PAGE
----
This content was written by Holden Karnofsky in February 2014, to summarize the contents of a conference call that had been held in January.
We're sometimes asked for thoughts on what people should do - in terms of career path - in order to accomplish as much good as possible. It's a question that would seem to have overlap with our work, since we work to identify the problems most worth working on (from a philanthropist's perspective) and since the question of "How can I do as much good as possible with my talents and my time?" is analogous to the question of "How can I do as much good as possible with my donations?"
However, there are some important differences between the two questions. Dollars are relatively fungible: your $10 has the same value to a nonprofit as someone else's $10 (we've been learning that this isn't as true as it appears at first glance, but it's somewhat true). By contrast, human capital is highly specialized: "what should you do?" depends heavily on "what skills and what options do you have?" This makes it harder to dispense generalized advice for careers than it is for donations.
Still, we've had a fair amount of reflection and discussion concerning the careers question, and I recently decided to conduct a conference call on the matter, as a way of offering to share my thoughts with others (tailored to their own situations and questions) and get some more food for thought for myself. I offered the call via a post to the Effective Altruism Facebook group, and 80,000 Hours - a group dedicated to working on this question - advertised the call to its own list. I took questions in advance, gave an opening statement that summarized my general thoughts after reading the questions, and then went through most of the individual questions I received.
With permission from all the people who spoke on the call, we're now making a lightly edited transcript of the call available.
- I make no claim to expertise regarding altruistic career choice, and I haven't put nearly the amount of time into thinking about it that the staff of 80,000 Hours (which is devoted to this question) has. My thoughts are based mostly on discussions I've had with people over the years, on my own career path, and on my thoughts on the current state of effective altruism.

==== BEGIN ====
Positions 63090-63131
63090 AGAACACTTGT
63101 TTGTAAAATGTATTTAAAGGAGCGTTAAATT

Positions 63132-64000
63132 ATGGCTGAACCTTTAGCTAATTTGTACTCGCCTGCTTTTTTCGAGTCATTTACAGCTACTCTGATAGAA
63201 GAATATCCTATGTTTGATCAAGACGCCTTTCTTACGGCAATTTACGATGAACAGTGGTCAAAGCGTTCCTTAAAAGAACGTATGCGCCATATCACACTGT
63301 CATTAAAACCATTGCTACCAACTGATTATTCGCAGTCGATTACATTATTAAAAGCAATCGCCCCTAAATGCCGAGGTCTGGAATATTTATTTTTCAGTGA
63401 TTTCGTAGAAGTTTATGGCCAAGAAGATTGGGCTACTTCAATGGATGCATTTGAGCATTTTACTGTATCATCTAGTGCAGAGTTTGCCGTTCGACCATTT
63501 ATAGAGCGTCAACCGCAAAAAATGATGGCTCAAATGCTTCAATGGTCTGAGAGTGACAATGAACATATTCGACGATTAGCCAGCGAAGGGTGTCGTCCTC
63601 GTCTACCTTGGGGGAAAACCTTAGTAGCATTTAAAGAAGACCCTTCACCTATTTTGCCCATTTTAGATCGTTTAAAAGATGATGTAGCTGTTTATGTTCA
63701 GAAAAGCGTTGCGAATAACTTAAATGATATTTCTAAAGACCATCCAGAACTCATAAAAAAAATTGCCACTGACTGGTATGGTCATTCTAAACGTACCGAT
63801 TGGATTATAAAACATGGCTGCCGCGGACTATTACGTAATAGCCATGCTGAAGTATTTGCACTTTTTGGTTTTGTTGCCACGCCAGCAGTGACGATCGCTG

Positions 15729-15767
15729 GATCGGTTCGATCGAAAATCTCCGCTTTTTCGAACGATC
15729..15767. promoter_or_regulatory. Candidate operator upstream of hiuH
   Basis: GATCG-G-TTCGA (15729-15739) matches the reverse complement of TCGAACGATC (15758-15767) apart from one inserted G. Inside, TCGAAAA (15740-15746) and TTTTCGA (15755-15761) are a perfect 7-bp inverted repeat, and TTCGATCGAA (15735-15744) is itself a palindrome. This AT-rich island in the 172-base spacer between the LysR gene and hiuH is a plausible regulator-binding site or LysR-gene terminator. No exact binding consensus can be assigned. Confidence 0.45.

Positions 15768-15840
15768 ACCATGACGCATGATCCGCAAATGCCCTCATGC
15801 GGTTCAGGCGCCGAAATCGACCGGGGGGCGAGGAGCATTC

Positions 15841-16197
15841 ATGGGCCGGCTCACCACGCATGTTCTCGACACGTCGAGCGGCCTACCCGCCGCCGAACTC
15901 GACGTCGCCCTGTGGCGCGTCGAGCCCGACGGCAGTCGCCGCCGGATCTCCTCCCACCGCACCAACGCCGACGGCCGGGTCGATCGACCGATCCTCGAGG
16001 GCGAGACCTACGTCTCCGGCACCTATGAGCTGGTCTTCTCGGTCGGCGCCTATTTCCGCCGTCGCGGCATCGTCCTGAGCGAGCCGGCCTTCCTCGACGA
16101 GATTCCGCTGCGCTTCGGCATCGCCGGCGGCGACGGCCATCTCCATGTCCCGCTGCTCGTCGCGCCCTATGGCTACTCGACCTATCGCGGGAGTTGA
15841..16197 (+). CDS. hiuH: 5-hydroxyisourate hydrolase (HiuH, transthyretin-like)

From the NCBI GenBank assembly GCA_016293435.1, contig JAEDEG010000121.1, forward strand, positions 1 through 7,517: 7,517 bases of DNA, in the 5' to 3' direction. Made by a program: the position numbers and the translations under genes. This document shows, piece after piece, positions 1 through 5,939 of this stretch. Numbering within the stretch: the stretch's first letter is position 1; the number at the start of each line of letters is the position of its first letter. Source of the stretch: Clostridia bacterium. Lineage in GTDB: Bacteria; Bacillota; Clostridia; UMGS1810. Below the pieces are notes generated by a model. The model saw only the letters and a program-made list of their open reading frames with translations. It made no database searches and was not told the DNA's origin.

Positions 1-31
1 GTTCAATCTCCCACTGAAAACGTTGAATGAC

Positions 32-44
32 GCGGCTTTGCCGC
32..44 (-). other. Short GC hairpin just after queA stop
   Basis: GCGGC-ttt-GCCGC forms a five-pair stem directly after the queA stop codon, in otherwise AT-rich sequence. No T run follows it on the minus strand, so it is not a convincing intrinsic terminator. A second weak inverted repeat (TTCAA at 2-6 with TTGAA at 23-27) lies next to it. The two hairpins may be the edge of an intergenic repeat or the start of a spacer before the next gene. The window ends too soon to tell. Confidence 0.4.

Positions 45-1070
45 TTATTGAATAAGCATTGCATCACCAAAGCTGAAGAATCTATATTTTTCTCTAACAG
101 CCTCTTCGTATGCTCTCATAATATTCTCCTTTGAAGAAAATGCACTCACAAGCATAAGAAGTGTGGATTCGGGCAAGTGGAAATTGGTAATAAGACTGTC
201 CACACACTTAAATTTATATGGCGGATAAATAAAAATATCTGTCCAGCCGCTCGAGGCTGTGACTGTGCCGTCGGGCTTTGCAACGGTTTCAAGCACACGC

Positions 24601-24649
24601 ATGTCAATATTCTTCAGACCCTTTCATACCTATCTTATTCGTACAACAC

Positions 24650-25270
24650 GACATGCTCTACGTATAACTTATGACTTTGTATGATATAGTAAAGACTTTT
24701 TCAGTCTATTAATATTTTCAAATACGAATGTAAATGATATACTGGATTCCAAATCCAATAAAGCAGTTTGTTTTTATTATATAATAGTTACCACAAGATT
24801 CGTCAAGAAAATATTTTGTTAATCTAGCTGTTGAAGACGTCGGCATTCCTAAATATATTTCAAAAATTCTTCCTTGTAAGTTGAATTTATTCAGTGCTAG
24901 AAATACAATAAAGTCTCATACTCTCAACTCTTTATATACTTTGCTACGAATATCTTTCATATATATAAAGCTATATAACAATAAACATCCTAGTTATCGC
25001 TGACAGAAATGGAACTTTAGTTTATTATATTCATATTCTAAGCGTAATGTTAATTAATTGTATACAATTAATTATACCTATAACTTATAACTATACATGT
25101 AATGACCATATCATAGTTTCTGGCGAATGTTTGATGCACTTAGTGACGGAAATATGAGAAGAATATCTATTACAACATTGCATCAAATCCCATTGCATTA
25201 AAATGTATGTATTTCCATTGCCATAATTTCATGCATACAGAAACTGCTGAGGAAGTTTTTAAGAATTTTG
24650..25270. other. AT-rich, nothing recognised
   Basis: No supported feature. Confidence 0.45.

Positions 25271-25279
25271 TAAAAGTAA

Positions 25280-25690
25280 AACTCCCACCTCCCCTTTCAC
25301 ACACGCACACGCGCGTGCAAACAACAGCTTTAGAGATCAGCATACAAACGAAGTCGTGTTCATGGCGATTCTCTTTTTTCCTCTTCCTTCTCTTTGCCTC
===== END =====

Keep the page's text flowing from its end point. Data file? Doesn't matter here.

- Most of the conference call participants were in a fairly early/exploratory career stage, and seemed to be coming from the mindset of "I could succeed at many possible things; there's no obvious best fit; I'm trying to pick the highest-impact path." That's a very particular profile, and my advice was tailored to that profile. I would have given very different advice to people fitting a different profile.
- The question of "Where should I 'give' my time/talents?" can be broken down into "How should I develop my time/talents into something that has great value?" and "How should I select the right organization/cause/area to apply that value to?" For relatively early-career people such as the call participants, I believe the former question deserves more focus (though not entirely to the exclusion of the second question). As such, I encouraged people to place a lot of weight on questions like "What can I succeed at?" and "How can I improve my abilities, knowledge, network, and overall degree of success?" I believe that different people are cut out to succeed in very different things and in very different ways, and that greater success means dramatically better options for having impact.
- I think many people would benefit from considering a broader array of possible career paths than is normally considered; from keeping options open and learning as they go; from going outside their comfort zone and challenging themselves to gain new skills; and from generally focusing, early on, on personal development and learning.
- With that said, while exploration and considering different options is good, I also think many people underestimate how much they can gain from simply doing outstanding work (greatly exceeding the expectations of all those they work with) where they are.
- I shared more specific thoughts (regarding overrated and underrated career paths, good things to major in, etc.) on the call.